Southwest Florida climate survey shows divide between political parties as to causes, answers

Chad Gillis
Fort Myers News-Press

Most Southwest Floridians believe the climate is changing, and more than two-thirds say it is tied to human events, according to an April poll conducted by Lake Research Partners. 

Sixty-eight percent of the people polled said they believe the climate is changing while 23% said it was not, and the other 9% said they were unsure. 

The polling work was done at the request of Growing Climate Solutions, spearheaded by the Community Foundation of Collier County, the Collaboratory, Florida Gulf Coast University and the Conservancy of Southwest Florida, in Lee, Collier, Charlotte, Hendry and Glades counties. 

Results are expected to be released to the public next week.

"These are our numbers," said Ana Puszkin-Chevlin, regional director for Growing Climate Solutions. "These are our communities. This is where their heads are at, so what are the strategies that work and are politically palatable to our neighbors."

The survey shows that out of 400 people surveyed, just more than half (56%) of residents say local government agencies should do more to address the changing conditions. 

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Climate experts, scientists and community leaders gathered in May at the SWFL Climate & Community Initiative Community Conversation Workshop at the Collaboratory.

A similar survey was conducted here in 2018, and comparing the results of each paints a political picture of the region.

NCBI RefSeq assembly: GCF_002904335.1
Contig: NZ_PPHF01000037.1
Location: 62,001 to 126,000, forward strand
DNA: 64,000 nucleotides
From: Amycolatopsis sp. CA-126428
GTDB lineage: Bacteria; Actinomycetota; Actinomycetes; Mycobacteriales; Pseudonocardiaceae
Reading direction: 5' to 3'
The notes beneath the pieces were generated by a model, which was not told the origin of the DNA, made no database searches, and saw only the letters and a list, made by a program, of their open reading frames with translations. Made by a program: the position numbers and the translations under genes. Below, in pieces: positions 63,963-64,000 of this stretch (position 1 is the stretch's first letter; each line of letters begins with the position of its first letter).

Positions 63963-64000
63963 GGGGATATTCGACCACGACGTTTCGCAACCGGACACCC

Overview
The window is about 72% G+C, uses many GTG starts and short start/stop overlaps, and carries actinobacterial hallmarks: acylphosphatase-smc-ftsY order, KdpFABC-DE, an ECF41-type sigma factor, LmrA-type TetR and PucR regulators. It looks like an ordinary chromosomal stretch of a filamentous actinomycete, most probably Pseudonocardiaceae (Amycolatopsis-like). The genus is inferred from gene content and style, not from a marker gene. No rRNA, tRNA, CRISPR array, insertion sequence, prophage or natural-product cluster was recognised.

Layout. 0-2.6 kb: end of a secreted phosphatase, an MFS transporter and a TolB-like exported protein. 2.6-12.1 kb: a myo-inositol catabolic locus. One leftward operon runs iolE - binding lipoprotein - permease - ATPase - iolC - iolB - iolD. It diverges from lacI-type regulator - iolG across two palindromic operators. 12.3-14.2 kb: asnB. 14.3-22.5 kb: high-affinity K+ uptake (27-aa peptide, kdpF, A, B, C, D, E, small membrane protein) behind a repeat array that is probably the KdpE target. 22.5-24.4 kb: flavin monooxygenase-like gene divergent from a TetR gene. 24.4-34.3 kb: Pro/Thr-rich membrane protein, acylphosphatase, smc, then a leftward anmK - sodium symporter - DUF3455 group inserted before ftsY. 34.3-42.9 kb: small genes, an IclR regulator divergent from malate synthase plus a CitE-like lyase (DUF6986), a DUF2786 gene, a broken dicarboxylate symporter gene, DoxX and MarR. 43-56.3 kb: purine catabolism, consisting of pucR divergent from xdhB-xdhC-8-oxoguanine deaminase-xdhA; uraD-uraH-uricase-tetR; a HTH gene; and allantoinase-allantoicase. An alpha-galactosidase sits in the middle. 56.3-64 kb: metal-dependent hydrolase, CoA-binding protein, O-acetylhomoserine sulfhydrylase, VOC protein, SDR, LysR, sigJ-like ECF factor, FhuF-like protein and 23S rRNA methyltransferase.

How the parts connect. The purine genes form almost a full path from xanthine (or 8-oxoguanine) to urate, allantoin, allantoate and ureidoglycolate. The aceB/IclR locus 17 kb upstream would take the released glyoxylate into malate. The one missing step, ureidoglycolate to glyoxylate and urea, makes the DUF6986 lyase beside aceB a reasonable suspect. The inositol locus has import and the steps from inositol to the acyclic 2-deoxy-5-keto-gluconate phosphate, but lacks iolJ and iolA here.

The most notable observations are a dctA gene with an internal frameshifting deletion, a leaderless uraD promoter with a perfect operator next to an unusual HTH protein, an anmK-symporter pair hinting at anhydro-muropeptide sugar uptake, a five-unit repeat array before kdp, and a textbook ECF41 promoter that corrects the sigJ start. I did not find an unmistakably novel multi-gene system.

"What stood out to me is that it seems the numbers were a little more favorable toward the climate believers position in 2018 than in the 2022 survey," Puszkin-Chevlin said. "And in part I believe there is a lot going on in the economy; and in that moment that the survey was taken, that pulled attention away from the climate conundrum." 

Nearly 80% of respondents say local, state and federal government should do more to protect coastlines and wetlands, both of which provide protection from severe storms and sea level rise. 

But the overall percentage of people who believe the climate is changing actually dropped here between 2018 and 2022. 

"The numbers even dropped among Democrats, but what really stood out was the really pronounced difference in the number of Republicans that support climate action and their acceptance of data," she said. "Each camp has gotten further into their corner, (and) that isn't particularly great news because it's hard to find common ground when everyone is really entrenched in their corners. It's like a boxing match." 

Ana Puszkin-Chevlin

Puszkin-Chevlin said society now faces the challenge of convincing a significant portion of the public that climate change is real, and that actions should be taken to avoid further harm to the planet. 

"How do we make the message relevant to an audience that doesn't want to hear it,' she said, rhetorically. "This is something that's new, but solving the climate challenges is a unique opportunity. It can create lots of high-tech, good-paying jobs."

She said relatively high fuel costs have made some people more concerned about the economics of the near-term than the viability of the more distant future. 

"It's difficult because climate is connected to the energy issue and the energy issue is really weighing on people's minds because the cost of fuel," she said. "It's easy for people to say put climate aside and focus on energy independence." 

Growing Climate Solutions will host a local climate summit on Oct. 6. The event is being partly sponsored by The News-Press and the Naples Daily News. 

Calusa Waterkeeper John Cassani said he hopes economic incentives will help drive the private sector toward greener solutions here in the future, but that political gaps are worrisome. 

"I was disappointed to still see that some people still deny the concept of climate change and the science-based link to human causality," Cassani said. "Getting politicians to take meaningful and timely action will likely require a larger plurality in agreement on impacts and causes supported by science."

Connect with this reporter: @ChadEugene on Twitter.